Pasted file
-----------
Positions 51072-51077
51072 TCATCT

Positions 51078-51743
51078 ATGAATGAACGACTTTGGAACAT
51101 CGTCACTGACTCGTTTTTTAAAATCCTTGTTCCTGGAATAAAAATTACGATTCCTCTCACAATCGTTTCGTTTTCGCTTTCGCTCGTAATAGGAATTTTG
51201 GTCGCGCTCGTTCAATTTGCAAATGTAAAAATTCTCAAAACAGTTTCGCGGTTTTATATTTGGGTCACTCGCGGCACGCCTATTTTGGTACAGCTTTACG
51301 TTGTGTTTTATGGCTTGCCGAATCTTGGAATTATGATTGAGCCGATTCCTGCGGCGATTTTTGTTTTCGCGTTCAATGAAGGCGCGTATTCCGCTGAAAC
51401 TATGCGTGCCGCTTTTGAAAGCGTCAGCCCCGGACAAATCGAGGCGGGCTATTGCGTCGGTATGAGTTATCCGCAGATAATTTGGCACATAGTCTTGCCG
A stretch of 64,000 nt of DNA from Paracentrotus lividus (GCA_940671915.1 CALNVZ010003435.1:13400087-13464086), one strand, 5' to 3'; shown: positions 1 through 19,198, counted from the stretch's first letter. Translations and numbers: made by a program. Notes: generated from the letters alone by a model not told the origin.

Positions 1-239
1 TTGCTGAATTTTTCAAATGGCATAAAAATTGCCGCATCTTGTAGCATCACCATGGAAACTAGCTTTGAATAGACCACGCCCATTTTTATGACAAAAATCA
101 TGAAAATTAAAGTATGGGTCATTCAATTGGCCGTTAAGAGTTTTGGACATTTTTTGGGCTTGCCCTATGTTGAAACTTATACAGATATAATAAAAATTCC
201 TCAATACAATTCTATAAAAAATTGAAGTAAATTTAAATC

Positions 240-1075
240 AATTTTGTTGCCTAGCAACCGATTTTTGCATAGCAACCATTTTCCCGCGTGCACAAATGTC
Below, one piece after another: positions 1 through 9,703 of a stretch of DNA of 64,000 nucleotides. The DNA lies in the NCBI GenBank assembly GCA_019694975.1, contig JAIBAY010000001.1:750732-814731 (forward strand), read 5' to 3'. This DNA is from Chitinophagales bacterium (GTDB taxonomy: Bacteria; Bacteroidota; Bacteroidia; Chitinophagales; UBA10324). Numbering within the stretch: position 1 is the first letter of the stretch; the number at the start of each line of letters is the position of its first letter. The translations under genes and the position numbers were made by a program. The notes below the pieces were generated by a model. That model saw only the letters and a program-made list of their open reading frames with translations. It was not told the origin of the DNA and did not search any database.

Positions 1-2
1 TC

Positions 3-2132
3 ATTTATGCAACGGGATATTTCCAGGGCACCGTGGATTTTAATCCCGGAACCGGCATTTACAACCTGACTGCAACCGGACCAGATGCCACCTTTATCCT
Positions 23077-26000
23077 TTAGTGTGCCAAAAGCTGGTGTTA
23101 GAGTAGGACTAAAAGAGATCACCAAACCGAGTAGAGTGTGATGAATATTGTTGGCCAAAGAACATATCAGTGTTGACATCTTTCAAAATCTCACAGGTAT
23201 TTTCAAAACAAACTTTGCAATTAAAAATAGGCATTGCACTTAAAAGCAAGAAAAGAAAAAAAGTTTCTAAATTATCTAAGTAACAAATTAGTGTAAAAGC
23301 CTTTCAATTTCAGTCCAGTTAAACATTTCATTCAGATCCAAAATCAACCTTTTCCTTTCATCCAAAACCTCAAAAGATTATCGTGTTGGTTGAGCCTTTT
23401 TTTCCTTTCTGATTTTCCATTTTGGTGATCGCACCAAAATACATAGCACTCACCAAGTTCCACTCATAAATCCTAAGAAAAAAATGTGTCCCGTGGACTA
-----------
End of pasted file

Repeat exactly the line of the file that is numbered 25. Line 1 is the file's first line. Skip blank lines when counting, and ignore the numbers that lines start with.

23301 CTTTCAATTTCAGTCCAGTTAAACATTTCATTCAGATCCAAAATCAACCTTTTCCTTTCATCCAAAACCTCAAAAGATTATCGTGTTGGTTGAGCCTTTT